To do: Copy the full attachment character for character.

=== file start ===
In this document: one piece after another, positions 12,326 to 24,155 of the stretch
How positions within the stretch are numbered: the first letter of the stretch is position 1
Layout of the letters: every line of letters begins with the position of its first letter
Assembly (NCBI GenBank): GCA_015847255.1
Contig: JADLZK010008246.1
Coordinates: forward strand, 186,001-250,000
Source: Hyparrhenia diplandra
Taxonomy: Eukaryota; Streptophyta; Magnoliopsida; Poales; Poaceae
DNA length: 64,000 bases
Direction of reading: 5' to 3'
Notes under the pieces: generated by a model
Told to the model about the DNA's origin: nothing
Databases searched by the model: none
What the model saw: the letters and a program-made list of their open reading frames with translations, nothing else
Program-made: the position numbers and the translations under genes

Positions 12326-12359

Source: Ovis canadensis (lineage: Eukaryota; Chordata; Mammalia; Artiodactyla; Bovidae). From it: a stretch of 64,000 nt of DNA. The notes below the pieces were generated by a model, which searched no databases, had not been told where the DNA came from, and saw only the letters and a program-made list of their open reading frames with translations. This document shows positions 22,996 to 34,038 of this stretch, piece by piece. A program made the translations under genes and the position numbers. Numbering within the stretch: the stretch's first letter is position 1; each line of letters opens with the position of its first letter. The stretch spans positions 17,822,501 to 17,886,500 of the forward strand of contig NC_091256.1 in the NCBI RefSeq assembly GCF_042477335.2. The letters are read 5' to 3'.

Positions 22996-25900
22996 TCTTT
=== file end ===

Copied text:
In this document: one piece after another, positions 12,326 to 24,155 of the stretch
How positions within the stretch are numbered: the first letter of the stretch is position 1
Layout of the letters: every line of letters begins with the position of its first letter
Assembly (NCBI GenBank): GCA_015847255.1
Contig: JADLZK010008246.1
Coordinates: forward strand, 186,001-250,000
Source: Hyparrhenia diplandra
Taxonomy: Eukaryota; Streptophyta; Magnoliopsida; Poales; Poaceae
DNA length: 64,000 bases
Direction of reading: 5' to 3'
Notes under the pieces: generated by a model
Told to the model about the DNA's origin: nothing
Databases searched by the model: none
What the model saw: the letters and a program-made list of their open reading frames with translations, nothing else
Program-made: the position numbers and the translations under genes

Positions 12326-12359

Source: Ovis canadensis (lineage: Eukaryota; Chordata; Mammalia; Artiodactyla; Bovidae). From it: a stretch of 64,000 nt of DNA. The notes below the pieces were generated by a model, which searched no databases, had not been told where the DNA came from, and saw only the letters and a program-made list of their open reading frames with translations. This document shows positions 22,996 to 34,038 of this stretch, piece by piece. A program made the translations under genes and the position numbers. Numbering within the stretch: the stretch's first letter is position 1; each line of letters opens with the position of its first letter. The stretch spans positions 17,822,501 to 17,886,500 of the forward strand of contig NC_091256.1 in the NCBI RefSeq assembly GCF_042477335.2. The letters are read 5' to 3'.

Positions 22996-25900
22996 TCTTT